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Your biggest defense against the criminality of sexual assault in the workplace or greater society, is equipping yourself with the definition of the act. The repercussions of being sexually assaulted leave the victim feeling guilty, ashamed and often in a state of shock. The emotional rollercoaster that follows is part of the recovery process and we stress that you are not to blame yourself. It is never the victim’s fault, regardless of the circumstances. Talking about the incident is not easy and victims often feel that they won’t be heard or believed for that matter, since the cases that take place within a working environment are often at the hands of a senior employee or by a family member/friend.
What is Sexual Assault?
It is any type of sexual activity or contact that is not consensual, in other words, that you did not agree to. These behaviors are often inflicted by people in positions of power and are used to control their subordinates. In saying that, this act can occur in any environment and is not restricted to the workplace.
Sexual behavior that makes you feel uncomfortable in any way includes indecent behavior of a sexual nature, fondling, groping and forced, unwanted sexual acts. The difference between rape and sexual assault is that rape involves any form of penetration but is still considered as assault because it is unwanted sexual activity. Sexual assault also refers to verbal, visual or non-contact behavior.
What Does Consent Mean?
Consent to sexual activity can be hazy for those who are not sure if their actions were the cause of the assault. If you feel forced or coerced into the act, you are not willingly consenting. Non-consent includes a person not being able to respond because of not being conscious (sometimes as a result of drugs/alcohol), they are too young to know what consent actually is or if the person has an intellectual disability.
We’d like to highlight that the following points are NOT considered as sexual consent:
- Silence. Silence does not mean “yes”.
- Your choice of clothing. What a person chooses to wear is in no way consent for sexual activity.
- Surrendering/Not putting up a fight. A lack of struggle against your attacker is not regarded as consent. Submitting because of a threat or forcefully is not considered as consent.
- Having consented previously. “Yes” in the past does not mean “yes” every time. This applies to marriage, dating, casually etc. Being in a relationship currently or previously does not give a person the right to engage you in sexual activity without your agreement.
- The victim is incapable of consenting, due to age, mental capacity or any other reason for lack of understanding as to what is being done to you/them.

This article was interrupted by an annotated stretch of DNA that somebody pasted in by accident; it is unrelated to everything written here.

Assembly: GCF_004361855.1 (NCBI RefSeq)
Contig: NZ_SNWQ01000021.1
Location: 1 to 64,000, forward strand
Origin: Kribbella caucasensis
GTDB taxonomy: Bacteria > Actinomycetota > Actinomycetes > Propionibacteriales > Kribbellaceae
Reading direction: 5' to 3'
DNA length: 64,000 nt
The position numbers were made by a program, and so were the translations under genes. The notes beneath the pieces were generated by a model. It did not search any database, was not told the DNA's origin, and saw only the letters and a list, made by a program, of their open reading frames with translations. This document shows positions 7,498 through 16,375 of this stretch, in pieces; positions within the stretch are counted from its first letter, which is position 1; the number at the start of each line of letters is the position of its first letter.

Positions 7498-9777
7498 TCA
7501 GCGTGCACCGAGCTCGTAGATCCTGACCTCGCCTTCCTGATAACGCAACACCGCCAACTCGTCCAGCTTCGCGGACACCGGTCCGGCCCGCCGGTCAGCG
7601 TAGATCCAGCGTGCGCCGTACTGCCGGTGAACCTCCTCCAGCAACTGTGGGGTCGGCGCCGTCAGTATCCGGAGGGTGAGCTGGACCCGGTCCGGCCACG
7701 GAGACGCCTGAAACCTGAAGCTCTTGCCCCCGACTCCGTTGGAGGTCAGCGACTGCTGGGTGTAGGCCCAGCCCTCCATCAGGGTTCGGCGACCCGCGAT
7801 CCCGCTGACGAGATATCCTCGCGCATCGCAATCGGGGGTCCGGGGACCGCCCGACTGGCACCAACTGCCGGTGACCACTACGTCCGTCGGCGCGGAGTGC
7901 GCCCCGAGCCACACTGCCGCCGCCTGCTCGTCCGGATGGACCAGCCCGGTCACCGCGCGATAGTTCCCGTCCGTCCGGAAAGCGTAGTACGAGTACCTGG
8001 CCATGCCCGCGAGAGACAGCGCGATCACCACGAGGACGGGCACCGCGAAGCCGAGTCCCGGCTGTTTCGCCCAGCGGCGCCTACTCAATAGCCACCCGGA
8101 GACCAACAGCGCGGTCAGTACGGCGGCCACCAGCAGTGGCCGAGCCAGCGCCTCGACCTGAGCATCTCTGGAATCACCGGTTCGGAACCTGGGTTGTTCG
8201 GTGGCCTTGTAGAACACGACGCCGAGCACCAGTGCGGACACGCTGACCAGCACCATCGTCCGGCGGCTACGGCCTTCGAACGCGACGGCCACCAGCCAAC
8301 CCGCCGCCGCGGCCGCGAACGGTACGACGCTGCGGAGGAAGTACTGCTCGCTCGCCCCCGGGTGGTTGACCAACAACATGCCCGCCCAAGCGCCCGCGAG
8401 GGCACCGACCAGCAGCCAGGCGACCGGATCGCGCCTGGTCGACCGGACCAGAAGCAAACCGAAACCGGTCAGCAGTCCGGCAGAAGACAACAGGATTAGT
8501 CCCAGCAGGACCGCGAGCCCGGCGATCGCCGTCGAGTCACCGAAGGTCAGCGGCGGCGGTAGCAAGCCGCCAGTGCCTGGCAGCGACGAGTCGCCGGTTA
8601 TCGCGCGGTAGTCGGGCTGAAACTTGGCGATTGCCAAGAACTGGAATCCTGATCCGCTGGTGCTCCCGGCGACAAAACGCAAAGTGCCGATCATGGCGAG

- You change your mind. You consented at first but decide you’d rather not continue. “No” is NO!
Sexual activity with a spouse or partner that you do not agree to is considered as sexual assault. There is a common misconception that because you are in a relationship with a person, this is a given role you need to play and is acceptable when it is demanded from one partner, at the expense of another. Being forced into sexual acts through the use of threats or fear and which make you feel uncomfortable is sexual assault.
The Effects Of Being Sexually Assaulted
Every person will respond differently as a victim of sexual assault. You may still need time to process what has taken place and this may present itself in different emotions. The point of highlighting these emotions is to assist you in identifying what you may be currently going through and help you find the much-needed support during this time. These emotions are normal and are part of dealing with your ordeal.
Fear of the person who assaulted you, fear of it happening again, fear of the world around you or the fear that you might not be believed.
That YOU were assaulted (why me?) and perhaps by someone you trusted.
Was it actually sexual assault? Did this really happen to me?
Blaming yourself for allowing it to happen and thinking that you should/could have done more to fight back. It is not your fault.
Having images or memories of the attack. Your mind is trying to process the situation either through sleep or in your daily life.
- Loss of Trust
In the people around you such as your social circle and in the people you once felt safe around.
- Loss of Confidence/Low Self-Esteem
You might feel ashamed, dirty and worthless. You feel your confidence in yourself slipping.
A feeling of being unsafe, on edge and unable to relax. This could overflow into having trouble with your sleeping.
A combination of the above emotions could lead to depression as you make your way through the effects of sexual assault. It is not uncommon to experience depression and sadness.
Getting support after an incident is an important part of the healing process. Whether this person is in a position of power and you require a sexual assault lawyer to help you navigate volatile environments, if this person is a stranger or if you have experienced sexual assault by a spouse or partner, you are entitled to support systems by the law and other private avenues. If you’re struggling to deal with the effects of sexual assault, do not be embarrassed. There are organizations that have been set up to guide you through this confusing time.